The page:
LONDON, Nov. 5, 2021 /PRNewswire/ -- So what exactly is Cryptocurrency?
Cryptocurrency has been big news in the past couple of years following massive gains for its investors. The most prolific cryptocurrency in the world is Bitcoin with a current market capitalisation of $1.169 Tn (Nov 2021), (Source https://coinmarketcap.com/ ) to put that in context, that's around the same as the annual GDP of the whole of Indonesia, which has a population of 273m people. (Source https://worldpopulationreview.com/countries/countries-by-gdp)
Bitcoin was created by Satoshi Nakamoto as a way to circumvent the traditional banking infrastructure following the 2008 financial collapse. It is yet to gain traction as a transactional currency, but it picked up huge mainstream interest in 2017 as an investment opportunity when its value rose from $975.70 in March that year to $20,089 on Dec 17. At that point the whole world took notice and cryptocurrency went from the being the preserve of computer geeks to gaining interest from economists and investment banks.
But what exactly is Cryptocurrency?
OK, it's definitely quite confusing. In short it is a digital version of money. But there is no bank. It is an asset, but it is not attached to anything physical.
It is intended to work in the same way as money. People can have a digital wallet to store the digital money, it can be used to represent value in the economy, which can be traded with others for goods or services or for fiat currency.
Woah there, what is Fiat currency?
Fiat currency is a government-issued currency – US dollars, GB pounds etc, which hold their value based largely on the market's confidence in that particular country's economic strength.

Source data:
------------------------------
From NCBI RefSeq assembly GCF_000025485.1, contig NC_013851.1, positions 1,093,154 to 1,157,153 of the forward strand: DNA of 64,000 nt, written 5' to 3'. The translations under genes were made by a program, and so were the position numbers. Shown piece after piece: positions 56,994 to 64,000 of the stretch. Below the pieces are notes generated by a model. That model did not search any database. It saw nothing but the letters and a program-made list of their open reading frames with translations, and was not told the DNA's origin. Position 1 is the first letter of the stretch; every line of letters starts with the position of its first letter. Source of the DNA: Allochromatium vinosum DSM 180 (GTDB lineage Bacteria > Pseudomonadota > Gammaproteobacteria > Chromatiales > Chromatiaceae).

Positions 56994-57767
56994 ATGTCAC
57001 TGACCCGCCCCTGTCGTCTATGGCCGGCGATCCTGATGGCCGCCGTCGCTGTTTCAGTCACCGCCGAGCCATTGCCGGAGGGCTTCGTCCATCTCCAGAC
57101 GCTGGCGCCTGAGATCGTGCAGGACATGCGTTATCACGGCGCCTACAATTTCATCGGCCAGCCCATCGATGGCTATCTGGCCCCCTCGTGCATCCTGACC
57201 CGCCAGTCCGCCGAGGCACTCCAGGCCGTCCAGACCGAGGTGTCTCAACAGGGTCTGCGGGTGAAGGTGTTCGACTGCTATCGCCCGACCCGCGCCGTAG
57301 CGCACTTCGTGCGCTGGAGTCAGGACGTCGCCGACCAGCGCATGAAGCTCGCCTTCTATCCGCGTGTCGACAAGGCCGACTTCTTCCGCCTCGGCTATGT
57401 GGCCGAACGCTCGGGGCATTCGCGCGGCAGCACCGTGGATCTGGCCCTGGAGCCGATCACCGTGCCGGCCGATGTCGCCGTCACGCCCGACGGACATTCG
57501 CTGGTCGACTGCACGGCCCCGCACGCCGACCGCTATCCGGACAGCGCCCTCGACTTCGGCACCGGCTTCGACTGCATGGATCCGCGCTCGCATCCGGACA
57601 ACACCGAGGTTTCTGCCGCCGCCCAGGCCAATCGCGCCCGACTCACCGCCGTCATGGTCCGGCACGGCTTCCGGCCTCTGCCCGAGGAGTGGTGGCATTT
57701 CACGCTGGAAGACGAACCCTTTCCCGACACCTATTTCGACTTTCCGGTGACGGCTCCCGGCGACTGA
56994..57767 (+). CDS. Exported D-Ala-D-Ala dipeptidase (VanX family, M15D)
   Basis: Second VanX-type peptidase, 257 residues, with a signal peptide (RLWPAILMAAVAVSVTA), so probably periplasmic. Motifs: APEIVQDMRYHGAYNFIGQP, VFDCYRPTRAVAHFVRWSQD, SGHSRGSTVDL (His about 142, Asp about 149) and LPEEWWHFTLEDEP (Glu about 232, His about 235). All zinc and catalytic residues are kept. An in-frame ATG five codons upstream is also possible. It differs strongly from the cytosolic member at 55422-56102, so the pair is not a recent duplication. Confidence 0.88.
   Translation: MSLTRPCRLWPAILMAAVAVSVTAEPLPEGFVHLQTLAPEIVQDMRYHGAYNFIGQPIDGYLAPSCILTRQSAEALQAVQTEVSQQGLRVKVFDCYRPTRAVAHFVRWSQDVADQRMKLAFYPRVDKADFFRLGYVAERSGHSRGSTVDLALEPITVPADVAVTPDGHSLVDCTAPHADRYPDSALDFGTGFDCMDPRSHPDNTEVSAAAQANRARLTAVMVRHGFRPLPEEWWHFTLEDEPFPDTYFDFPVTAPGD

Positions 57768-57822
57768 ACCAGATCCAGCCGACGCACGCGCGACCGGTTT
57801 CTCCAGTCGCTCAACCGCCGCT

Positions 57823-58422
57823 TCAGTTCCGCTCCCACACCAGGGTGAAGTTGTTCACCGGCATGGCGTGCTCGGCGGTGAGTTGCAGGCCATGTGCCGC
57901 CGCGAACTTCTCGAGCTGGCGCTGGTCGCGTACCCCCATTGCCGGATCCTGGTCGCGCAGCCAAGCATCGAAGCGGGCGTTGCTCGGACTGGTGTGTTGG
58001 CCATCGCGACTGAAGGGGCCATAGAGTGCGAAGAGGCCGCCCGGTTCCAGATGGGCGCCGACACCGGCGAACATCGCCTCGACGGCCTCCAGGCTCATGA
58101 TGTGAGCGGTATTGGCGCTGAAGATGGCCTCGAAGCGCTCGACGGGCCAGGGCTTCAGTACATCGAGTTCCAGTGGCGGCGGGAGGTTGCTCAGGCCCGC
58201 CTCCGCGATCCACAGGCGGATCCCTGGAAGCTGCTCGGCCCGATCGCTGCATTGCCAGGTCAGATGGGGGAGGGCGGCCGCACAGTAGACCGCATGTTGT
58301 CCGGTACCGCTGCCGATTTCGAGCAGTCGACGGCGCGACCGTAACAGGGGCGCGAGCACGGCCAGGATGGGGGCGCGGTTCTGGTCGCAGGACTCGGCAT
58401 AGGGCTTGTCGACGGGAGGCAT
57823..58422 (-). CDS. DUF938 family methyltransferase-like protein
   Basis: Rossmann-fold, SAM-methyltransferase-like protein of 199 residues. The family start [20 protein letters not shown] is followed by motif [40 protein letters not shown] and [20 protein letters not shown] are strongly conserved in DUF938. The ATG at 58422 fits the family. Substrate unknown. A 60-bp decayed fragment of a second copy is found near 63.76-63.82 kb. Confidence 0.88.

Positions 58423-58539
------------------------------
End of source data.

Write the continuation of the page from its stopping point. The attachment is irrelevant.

Now here is where the similarities lie. The value of the banknote itself is practically nothing it's just a bit of paper (or plastic these days), it's what it represents that gives it value.
The serial numbers of the bank notes are recorded by the physical bank and the number in circulation is known. The same is true of cryptocurrency, they are also recorded as numbers in a ledger, and that ledger shows how much of a cryptocurrency is available and who owns it.
So far so good, but here's where it gets a bit complicated.
Unlike the traditional banking system, the cryptocurrency ledger – the Blockchain – is decentralised. The blockchain is spread across all the parts of the worldwide computing network, recording transactions in a way that is public and verifiable but belongs to nobody in particular.
Why are there so many cryptocurrencies?
In theory, anyone can create a cryptocurrency; at their heart it's just software. There is no official organisation that decides what is a cryptocurrency and what isn't, and after the explosion of Bitcoin's value in 2017 there was a vast number of new altcoins.
OK, what's an Altcoin?
An altcoin is basically any cryptocurrency that isn't Bitcoin, it's an alternative-coin, geddit? They can be mining-based cryptocurrencies, stablecoins, security tokens and utility tokens.
You're going too fast again.
OK, so Bitcoin is a mining-based cryptocurrency. It is mined by computers, in the case of Bitcoin, at the rate of one block every 10 minutes. The miners are rewarded with Bitcoin, and they also have to validate transactions on the blockchain at the same time as the new blocks are minted.